# Bohr Model missing momentum question

In the Bohr atomic model, electrons move between shells having angular momentum L_n = n h_bar where n is the shell number and the difference in shell energies E_n2-E_n1 matches the Rydberg energy of the emitted or absorbed photon.

My question is: what hapened to the angular momentum (n2-n1)h_bar?

For this to be carried in or out by the "massless" photon (assuming we abandon Bohr classicism for relativistic 4-vector momentae) would require the photon trajectory to be at a precisely correct angle.

dextercioby
Homework Helper
Of course.

"Of course"? You mean thats the theory? An incoming photon already of precisely absorbable wavelength just happens to have precisely the right trajectory to provide the necessary angular momentum too?? What are the odds?

If the atom was scattering photons it might be more credable but isn't the electron is supposed to "absorb" the photon to aquire all its energy?

Furthermore, the constuction of the Bohr model to provide the Rydberg formula seems to neglect the change in kinetic energy when moving from one orbit to another. Or have I missed something?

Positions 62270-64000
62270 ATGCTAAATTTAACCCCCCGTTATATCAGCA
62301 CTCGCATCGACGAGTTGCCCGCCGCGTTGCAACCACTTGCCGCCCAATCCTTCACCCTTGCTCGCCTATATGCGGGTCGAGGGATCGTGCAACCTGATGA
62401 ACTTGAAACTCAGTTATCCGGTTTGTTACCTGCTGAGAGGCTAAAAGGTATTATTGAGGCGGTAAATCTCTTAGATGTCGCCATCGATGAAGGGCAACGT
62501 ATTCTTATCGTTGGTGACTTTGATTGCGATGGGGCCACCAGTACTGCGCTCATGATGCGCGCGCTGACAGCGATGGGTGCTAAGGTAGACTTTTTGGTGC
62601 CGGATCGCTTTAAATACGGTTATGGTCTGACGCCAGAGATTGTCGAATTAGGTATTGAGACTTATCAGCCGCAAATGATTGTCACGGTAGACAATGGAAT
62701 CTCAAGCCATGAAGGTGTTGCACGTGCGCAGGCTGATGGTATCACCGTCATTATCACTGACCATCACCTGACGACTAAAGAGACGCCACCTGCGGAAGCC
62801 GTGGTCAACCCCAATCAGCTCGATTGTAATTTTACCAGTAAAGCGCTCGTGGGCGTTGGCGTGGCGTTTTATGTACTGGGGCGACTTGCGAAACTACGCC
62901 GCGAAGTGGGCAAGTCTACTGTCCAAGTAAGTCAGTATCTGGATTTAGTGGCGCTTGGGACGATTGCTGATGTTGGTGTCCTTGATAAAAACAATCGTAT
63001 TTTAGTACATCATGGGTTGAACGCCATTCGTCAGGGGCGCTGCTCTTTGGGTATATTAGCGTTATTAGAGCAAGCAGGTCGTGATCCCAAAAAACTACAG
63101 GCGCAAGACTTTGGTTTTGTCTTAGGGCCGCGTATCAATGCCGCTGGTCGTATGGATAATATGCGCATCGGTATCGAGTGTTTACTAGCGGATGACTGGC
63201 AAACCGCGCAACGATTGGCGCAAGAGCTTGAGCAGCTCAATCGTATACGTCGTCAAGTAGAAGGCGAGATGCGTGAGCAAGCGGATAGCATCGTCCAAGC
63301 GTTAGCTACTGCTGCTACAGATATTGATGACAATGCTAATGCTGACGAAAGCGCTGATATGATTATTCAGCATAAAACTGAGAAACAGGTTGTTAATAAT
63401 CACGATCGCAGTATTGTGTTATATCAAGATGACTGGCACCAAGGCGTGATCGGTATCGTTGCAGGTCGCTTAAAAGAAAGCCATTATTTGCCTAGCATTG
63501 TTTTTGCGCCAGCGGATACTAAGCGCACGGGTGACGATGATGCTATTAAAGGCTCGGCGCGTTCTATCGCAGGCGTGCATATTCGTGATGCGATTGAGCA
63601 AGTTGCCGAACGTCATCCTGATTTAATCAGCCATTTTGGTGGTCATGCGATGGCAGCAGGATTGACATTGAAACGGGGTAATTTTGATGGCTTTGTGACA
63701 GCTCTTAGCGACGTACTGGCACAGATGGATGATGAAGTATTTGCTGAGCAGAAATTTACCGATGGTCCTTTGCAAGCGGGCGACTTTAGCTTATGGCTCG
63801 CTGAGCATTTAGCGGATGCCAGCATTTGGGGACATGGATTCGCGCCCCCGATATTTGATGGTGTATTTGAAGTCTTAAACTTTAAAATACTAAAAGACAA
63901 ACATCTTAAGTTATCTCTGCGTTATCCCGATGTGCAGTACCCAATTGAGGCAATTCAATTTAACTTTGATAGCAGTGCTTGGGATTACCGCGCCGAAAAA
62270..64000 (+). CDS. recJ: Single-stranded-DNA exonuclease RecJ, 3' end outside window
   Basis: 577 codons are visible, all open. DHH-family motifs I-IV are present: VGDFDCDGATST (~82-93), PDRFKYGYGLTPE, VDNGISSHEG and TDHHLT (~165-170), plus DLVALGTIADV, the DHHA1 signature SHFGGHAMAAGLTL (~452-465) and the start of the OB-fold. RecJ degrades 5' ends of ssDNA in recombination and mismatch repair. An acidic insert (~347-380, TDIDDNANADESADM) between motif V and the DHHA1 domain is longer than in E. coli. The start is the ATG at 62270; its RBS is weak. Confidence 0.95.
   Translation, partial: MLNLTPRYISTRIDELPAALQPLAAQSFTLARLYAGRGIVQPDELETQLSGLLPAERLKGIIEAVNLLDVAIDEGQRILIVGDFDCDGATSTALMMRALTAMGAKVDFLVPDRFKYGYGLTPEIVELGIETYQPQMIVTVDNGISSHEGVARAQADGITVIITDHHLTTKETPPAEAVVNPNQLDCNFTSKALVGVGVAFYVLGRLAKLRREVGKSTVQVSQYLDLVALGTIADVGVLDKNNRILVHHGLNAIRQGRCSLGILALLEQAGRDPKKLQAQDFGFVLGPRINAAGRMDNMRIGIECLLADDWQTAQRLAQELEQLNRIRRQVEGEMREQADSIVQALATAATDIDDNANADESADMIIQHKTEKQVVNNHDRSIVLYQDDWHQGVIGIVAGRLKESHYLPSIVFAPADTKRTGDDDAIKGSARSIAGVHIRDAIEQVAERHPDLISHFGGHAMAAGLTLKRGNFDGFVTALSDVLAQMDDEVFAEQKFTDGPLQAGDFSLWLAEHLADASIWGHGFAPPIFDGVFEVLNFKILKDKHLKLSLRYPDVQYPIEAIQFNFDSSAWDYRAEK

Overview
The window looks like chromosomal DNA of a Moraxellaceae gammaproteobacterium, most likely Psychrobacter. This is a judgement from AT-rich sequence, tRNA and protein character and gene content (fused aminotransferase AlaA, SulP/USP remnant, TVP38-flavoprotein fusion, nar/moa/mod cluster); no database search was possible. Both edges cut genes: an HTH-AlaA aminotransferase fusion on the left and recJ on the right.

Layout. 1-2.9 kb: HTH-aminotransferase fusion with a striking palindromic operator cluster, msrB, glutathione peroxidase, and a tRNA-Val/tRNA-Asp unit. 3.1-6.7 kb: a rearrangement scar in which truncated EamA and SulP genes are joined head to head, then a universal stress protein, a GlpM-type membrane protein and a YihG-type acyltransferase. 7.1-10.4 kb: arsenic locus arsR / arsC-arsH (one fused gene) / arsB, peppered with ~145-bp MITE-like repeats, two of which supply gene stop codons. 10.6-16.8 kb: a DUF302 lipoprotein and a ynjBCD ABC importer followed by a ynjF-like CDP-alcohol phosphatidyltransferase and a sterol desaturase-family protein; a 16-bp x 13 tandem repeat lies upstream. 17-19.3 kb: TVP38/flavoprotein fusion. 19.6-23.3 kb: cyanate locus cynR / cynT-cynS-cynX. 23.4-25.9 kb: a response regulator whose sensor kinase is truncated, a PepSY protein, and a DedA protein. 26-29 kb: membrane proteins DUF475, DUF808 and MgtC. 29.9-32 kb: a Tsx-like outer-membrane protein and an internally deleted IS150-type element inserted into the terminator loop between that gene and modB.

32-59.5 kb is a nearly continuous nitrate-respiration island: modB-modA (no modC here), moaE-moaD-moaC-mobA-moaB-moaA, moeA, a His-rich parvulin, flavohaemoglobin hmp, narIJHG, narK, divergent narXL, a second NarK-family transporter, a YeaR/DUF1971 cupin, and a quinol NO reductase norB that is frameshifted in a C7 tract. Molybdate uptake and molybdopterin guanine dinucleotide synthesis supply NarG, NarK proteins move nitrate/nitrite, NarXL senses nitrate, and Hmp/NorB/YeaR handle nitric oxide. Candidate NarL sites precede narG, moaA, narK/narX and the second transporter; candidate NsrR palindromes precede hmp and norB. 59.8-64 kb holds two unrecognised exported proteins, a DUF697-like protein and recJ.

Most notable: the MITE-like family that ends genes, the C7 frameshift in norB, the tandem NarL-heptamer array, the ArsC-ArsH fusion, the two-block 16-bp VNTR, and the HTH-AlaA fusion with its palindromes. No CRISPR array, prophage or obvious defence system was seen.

hit the electron at precisely the right point in its orb

Meir Achuz
Homework Helper
Gold Member
In the Bohr atomic model, electrons move between shells having angular momentum L_n = n h_bar where n is the shell number and the difference in shell energies E_n2-E_n1 matches the Rydberg energy of the emitted or absorbed photon.

My question is: what hapened to the angular momentum (n2-n1)h_bar?

For this to be carried in or out by the "massless" photon (assuming we abandon Bohr classicism for relativistic 4-vector momentae) would require the photon trajectory to be at a precisely correct angle.
The intensity of the emitted radiation varies as |P_L(cos\theta)|^2 where L is the angular momentum of the emitted photon. (This is for a 100% polarized atom).

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But if the electron is absorbing a photon to gain energy, why should this photon have precisely the correct mementum too? If it sheds surplus momentum by emitting a photon, it will lose energy.

Why shouldn't it have precisely the correct momentum? Remember this is the Bohr model...

"Why shouldn't it have precisely the correct momentum?"

Because its just not credable. This is angular momentum so the photon has to have /exactly/ the right trajectory. The absence of consideration of orbital kinetic energy alarms me too.

This is the Bohr model. There's a reason it isn't used anymore: it's very, very wrong.

This is angular momentum so the photon has to have /exactly/ the right trajectory.
Er, yes? The Bohr model is semiclassical, so this fits. i'm not sure what your problem with this is.